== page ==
In India, the President, as the Supreme Commander of the armed forces, reviews the Fleet once during his tenure. Ten Reviews have taken place in India since Independence in 1947. The first was held in 1953 and the last prior to International Fleet Review 2016, in 2011.

In this most formal of naval ceremonies, vessels from all commands are anchored in lines at the precise spot allotted to them. After a 21-gun salute, the President embarks on the Presidential yacht, distinguishable by the Ashoka emblem on her side and reviews all the ships by cruising past them. Each ship is manned by her ship’s company, dressed in white ceremonial uniforms. In a moment that stands still in time, white caps are doffed in unison in a grand salutation. The resounding sound of ‘Three Jais’ echoes over the waves, carrying the promise of the allegiance of each and every sailor and officer to the State and the President, their Supreme Commander.


Indian Naval Aviation - Air Arm & its Carriers-a1-r33.jpg
A1. INS Vikramaditya the Navy's most photographed ship. All of 44,000 tonnes, 273 metres of length and 180,000 shp of steam turbine power. Sails 25,000 kms on a tank full at 18 knots (33 kmph). If you drop the speed to 14 knots she'll go 50,000 kms give or take a little. Can carry up to a maximum of 36 aircraft including the Mig-29K multi-role combat aircraft

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A2. INS Viraat. Our outgoing aircraft carrier. She retires from service soon after this fleet review. Served as our most powerful ship from 1987 to 2013. A whole generation of naval aviators came of age flying from her deck. It is a testimony to her British design and that she lasted this long and to Indian naval engineers who nursed her these last 29 years. She is 57 years old.

Indian Naval Aviation - Air Arm & its Carriers-a3.jpg
A3 INS Vikramaditya taking on fuel and stores from a Deepak class underway replenishment ship. Underway replenishment is vital to keep the fleet at sea for long periods. The replenishment ship is itself quite large at 27,500 tonnes and 175 metres long but it is dwarfed by Vikramaditya

Indian Naval Aviation - Air Arm & its Carriers-a4.jpg
A4. Sea Harrier at the instant of take off from INS Viraat's ramp. This sight we will soon not see again.

Indian Naval Aviation - Air Arm & its Carriers-a5.jpg
A5. Mig-29K milliseconds before touchdown on INS Vikramaditya. It aims to hook one of the arrestor wires seen straddling the deck

Indian Naval Aviation - Air Arm & its Carriers-a6.jpg
A6. A perfect PR shot for Naval Aviation. An Ilyushin IL-78 tanker refueling 3 Sea Harriers in mid-air while a Mig-29K and another Sea Harrier escort them.
The IL-78 can carry up to 85 tonnes of fuel most of which can be used for mid-air refuelling.

Indian Naval Aviation - Air Arm & its Carriers-a7.jpg
A7. Seaking helicopter dropping an anti-submarine homing torpedo into the sea. On getting underwater the torpedoes sonar will initiate a search pattern for the target submarine.

Indian Naval Aviation - Air Arm & its Carriers-a8.jpg
A8. Mig-29K on its take-off run with full after burners just before hitting the ramp on INS Vikramaditya. At this moment the 2 engines are putting out a combined thrust of 18,000 kgf. Converting kgf to bhp is wrought with risk. But going by aero turbines that were developed into marine propulsion turbines I would say that is around 54,000 bhp.

Indian Naval Aviation - Air Arm & its Carriers-a9.jpg
A9. Sea Harrier in vertical mode. These will now operate possibly from INS Vikramaditya after INS Viraat is decommissioned. Possibly the most unique jet fighter built. The yellow arrows show the right side nozzles swilled 90 degrees down to create a column of jet thrust (pink arrows) on which the aircraft is literally standing.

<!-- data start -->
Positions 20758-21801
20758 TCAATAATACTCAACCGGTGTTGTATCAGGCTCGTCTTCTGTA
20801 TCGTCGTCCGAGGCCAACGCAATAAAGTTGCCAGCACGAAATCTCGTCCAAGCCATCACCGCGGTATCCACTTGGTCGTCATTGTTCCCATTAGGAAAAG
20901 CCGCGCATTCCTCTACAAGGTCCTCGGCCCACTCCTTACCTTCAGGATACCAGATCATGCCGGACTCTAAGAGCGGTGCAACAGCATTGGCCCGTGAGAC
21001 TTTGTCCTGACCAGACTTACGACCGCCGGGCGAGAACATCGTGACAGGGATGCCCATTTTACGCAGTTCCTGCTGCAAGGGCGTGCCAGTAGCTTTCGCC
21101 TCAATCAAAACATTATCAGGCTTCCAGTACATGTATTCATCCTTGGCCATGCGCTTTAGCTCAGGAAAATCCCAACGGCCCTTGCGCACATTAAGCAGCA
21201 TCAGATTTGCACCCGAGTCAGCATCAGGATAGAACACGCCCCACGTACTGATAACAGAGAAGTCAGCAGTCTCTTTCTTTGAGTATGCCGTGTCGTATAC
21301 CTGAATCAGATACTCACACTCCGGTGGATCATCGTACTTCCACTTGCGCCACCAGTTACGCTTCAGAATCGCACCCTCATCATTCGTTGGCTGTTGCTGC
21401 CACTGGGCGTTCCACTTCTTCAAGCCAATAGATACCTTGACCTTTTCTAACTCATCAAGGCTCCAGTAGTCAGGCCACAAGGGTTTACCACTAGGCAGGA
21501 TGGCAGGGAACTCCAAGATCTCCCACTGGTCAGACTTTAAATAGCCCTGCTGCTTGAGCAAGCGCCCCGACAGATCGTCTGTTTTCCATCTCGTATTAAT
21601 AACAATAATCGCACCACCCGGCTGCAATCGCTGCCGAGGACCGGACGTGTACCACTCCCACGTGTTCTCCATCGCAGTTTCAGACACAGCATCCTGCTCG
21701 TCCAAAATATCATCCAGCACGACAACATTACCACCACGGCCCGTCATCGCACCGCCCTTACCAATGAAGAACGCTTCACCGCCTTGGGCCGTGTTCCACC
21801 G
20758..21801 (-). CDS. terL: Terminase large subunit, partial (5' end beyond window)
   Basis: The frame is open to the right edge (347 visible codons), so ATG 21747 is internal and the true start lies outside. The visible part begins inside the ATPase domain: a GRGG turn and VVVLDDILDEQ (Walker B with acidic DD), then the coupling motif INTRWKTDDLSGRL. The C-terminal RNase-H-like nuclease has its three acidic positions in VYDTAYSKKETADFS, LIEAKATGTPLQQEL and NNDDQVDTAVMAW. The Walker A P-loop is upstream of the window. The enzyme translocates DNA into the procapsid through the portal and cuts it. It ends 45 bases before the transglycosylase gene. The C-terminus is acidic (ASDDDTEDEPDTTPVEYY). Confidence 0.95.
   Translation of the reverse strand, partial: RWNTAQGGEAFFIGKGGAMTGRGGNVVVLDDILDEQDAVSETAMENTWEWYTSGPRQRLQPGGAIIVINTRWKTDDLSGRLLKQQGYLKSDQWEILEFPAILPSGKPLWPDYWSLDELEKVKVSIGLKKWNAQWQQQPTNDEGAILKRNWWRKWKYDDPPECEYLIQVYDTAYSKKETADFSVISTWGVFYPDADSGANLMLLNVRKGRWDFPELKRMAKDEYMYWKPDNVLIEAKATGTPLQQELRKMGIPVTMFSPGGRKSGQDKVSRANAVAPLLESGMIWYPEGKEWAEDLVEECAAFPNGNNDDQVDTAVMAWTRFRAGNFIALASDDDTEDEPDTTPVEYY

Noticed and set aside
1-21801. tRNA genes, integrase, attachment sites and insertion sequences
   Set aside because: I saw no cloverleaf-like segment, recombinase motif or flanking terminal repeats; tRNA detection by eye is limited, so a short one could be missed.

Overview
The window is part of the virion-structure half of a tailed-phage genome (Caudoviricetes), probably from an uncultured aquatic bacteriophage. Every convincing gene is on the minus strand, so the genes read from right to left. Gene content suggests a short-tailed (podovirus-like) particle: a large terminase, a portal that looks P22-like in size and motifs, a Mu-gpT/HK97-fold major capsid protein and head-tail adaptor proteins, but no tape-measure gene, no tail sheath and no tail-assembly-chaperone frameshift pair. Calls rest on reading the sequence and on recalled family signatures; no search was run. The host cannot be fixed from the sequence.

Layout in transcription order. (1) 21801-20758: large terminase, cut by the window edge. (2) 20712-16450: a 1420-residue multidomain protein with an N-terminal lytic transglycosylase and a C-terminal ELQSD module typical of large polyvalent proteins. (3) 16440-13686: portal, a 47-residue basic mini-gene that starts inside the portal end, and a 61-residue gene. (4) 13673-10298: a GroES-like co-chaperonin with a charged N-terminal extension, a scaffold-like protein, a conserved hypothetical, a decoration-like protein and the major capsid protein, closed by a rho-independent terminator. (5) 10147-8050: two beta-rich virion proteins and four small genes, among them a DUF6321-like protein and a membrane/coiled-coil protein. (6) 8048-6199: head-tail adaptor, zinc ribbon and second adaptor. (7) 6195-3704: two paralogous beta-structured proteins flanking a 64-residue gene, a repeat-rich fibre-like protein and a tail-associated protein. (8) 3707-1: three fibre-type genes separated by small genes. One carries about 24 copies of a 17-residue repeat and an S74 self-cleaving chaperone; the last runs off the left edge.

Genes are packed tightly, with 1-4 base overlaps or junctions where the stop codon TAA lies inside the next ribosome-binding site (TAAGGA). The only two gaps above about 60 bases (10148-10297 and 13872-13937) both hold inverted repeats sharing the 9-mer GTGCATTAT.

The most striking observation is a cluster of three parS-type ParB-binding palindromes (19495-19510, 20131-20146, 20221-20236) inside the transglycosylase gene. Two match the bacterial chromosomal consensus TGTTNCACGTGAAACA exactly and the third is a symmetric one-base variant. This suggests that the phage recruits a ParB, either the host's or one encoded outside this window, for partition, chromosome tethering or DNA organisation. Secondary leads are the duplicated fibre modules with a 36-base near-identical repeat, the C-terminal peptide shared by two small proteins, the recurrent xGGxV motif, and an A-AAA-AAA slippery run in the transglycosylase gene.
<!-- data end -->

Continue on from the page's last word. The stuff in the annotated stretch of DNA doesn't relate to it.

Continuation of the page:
Indian Naval Aviation - Air Arm & its Carriers-a10.jpg
A10. Three Sea Harriers fly past INS Viraat. A Talwar class frigate abeam with its integral Kamov Ka-28 ASW (anti-submarine warfare) chopper on the aft flight deck.

Indian Naval Aviation - Air Arm & its Carriers-a11.jpg
A11. BAe Hawks - advanced jet trainers used by both the Navy and the IAF. Our bureaucracy took 25 years, yes 25 years, to close the purchase (and license build) of this fine trainer. In the meantime several young IAF pilot lost their lives, in the flower of their youth, trying to transition from Kiran trainers to Mig-21's. That is like learning to drive on a Maruti M800 and then being geared up for the Formula F.1 straight away. Needless to say no bureaucrat ever answered for this.

Indian Naval Aviation - Air Arm & its Carriers-a12tejas.jpg
A12. The Naval Tejas undergoing ramp take off tests.

Indian Naval Aviation - Air Arm & its Carriers-a13.jpg
A13. Vizag harbor lit up with the ships under review

Indian Naval Aviation - Air Arm & its Carriers-a14.jpg
A14. Beach Road Vizag on the eve of the International Fleet Review. I used to live on this road in 1981 when it had all of 3 dozen houses on a 7 kms stretch with Sun & Sea Hotel somewhere in between. Visited in 2013 and I couldn't locate our old house for half an hour! Vizag is a bustling throbbing city today.

Indian Naval Aviation - Air Arm & its Carriers-a15-virat-2.jpg
A15. INS Viraat will sail away over the horizon after the fleet review.

Last edited by V.Narayan : 6th February 2016 at 17:18.
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Old 6th February 2016, 18:22   #74
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Thanks V.Narayan, for another very informative and very well researched post.

Just would like to add a bit of trivia about the rival to the Sea Harrier which you said is "Possibly the most unique jet fighter built."

Although Sea Harrier is much more famous, the first jet aircraft to enter service which was capable of Vertical Take off and landing on board a ship was the Russian Yakovlev Yak-38. It entered into service two years before the Sea Harrier (1978 vs 1980)

https://en.wikipedia.org/wiki/Yakovlev_Yak-38
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Old 8th April 2016, 13:19   #75
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Slightly off topic. But did anyone hear/see fighters take off from Mumbai domestic airport noon time. Seen them for past few days take off from the maintenance runway. Managed to take a picture but it's poor quality. Is there a better sound and sight than a fighter jet take off ?